What seems to have annoyed her most about her lucky escape from being abducted by the serial killer Ted Bundy is the dispute over his identity. “People say he was in Florida at the time I was abducted [in New York],” she drawls darkly, “so they say my story’s been debunked. But I don’t really give a damn what they think. I just know what happened.” The funny side of the whole saga sets her off again. “And then when I fell out of the car, I almost got hit by a cab!” When her mirth subsides, she reflects: “That’s part of the success of my relationship with Chris. We always sort of looked at things and thought, ‘Ooh, my God, it’s really horribly funny.’ And horribly funny is accurate, because that’s what so much of life is about. You have to get through it.”
The story about her being raped by an intruder at her and Stein’s apartment is told briskly – even bluntly – in the book, and comes as such a juddering shock that I had to read the words twice to be sure I hadn’t misunderstood. How has the attack affected her life?
“It didn’t, really.” After the rapist had left, “I did cry – quite a bit. And then I felt very angry. And I think that’s where women are frustrated. Because there’s nothing you can do. There’s no revenge. You go to the police and you’re perhaps looked at as being crazy or lying, and then you’re becoming the victim again, in yet another situation. I knew there would be no satisfaction in going to the police. So I didn’t.” She falls silent, uncharacteristically introspective. “I don’t know, I guess I’m a realist. I’m a tough cookie when I have to be.” What about Stein? The rage and humiliation would destroy a lot of men. “Chris was very smart. He was rational. And we just went on.”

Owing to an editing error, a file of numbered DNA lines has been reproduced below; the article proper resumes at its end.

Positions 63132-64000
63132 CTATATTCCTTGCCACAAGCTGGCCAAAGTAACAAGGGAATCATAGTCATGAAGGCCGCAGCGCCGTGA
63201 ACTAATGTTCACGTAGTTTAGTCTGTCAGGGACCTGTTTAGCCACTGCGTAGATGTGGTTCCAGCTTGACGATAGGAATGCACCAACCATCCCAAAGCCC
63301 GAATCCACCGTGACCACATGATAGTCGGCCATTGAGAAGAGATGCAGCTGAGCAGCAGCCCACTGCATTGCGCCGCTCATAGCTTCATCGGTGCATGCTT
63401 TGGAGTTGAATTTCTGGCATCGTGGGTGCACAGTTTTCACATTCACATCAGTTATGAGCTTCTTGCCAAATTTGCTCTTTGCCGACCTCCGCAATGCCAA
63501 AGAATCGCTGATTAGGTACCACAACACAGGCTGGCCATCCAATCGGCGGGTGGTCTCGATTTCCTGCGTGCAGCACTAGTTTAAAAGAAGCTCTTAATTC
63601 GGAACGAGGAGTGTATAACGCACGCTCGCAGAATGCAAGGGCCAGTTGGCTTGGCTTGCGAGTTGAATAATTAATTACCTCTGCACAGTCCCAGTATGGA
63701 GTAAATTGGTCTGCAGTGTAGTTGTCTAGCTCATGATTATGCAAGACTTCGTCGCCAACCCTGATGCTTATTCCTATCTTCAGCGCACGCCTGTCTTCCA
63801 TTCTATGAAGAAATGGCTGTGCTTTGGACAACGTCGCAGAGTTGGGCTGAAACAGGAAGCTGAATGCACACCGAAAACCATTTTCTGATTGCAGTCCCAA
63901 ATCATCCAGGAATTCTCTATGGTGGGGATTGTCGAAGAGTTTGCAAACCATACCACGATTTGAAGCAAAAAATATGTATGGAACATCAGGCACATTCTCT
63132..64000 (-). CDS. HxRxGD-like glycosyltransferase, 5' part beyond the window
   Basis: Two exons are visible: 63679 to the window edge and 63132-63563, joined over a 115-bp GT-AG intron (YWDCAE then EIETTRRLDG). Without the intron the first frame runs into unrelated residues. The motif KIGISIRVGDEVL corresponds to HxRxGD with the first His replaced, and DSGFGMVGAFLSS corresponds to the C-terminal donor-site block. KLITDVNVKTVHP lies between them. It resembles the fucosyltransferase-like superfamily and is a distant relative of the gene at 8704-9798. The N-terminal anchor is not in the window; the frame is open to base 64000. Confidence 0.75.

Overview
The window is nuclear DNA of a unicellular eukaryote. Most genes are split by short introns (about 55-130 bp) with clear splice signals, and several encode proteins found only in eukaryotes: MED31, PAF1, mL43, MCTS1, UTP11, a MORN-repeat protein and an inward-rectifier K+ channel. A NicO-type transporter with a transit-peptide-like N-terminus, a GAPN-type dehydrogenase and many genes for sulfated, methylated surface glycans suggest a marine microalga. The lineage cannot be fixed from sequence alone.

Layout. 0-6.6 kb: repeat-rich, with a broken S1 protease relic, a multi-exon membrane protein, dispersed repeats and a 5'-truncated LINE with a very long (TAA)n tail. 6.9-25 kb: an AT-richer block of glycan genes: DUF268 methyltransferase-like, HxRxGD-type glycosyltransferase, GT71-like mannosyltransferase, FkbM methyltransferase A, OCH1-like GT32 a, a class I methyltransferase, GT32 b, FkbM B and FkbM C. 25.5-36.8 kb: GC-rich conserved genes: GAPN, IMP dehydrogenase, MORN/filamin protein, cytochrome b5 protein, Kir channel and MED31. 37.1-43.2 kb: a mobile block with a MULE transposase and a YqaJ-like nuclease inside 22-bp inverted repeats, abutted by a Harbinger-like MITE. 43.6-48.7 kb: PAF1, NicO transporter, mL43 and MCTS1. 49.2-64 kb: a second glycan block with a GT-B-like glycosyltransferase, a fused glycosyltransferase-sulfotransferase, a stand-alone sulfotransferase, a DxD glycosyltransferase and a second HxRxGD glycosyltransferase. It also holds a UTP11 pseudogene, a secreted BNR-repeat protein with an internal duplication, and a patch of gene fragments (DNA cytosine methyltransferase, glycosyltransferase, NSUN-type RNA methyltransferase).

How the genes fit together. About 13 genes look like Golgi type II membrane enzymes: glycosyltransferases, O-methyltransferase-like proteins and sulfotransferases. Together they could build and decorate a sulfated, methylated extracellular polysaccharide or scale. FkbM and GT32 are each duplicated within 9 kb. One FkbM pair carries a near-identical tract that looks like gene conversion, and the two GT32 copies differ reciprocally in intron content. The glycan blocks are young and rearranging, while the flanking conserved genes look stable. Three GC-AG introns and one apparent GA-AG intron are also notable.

I wonder what Harry makes of all the #MeToo anguish about sexual transgressions that look laughably trivial compared with her ordeals. Does she think young women today have confused gratuitous victimhood with feminism? She shakes her head. “What’s happening now is we’re getting a chance to speak about these things, and be heard. Because this has been happening to women all the time. And everybody is very demeaned by this. So it has to do with pride. But my pride is to say, ‘Hah! you can’t hurt me. It’s not going to hurt me. It’s just not.’ That’s it.”
Long before 1960s feminists began championing free love, the teenage Harry was already breaking every rule by making out with random guys. “I guess I’m just an animal,” she grins coquettishly, pawing the air with a throaty tiger roar. Promiscuity was never a political posture for Harry, but a primitive instinct, and it didn’t even occur to her early twentysomething self that being a Playboy bunny and a bohemian punk could be ideologically incompatible. “I liked my naughty bits. What can I say? I feel normal.” She laughs. “For me, feminism was being independent. So I looked at it as independence and taking advantage of what my options were – and [being a Playboy bunny] was one of my options. So that to me just feels like feminism. Today’s feminist focus, I think sometimes it’s not really big enough for survival. It’s a good format, but there is a bigger picture. And OK, being a Playboy bunny might be considered being part of a misogynistic world, but then I got paid very, very well.”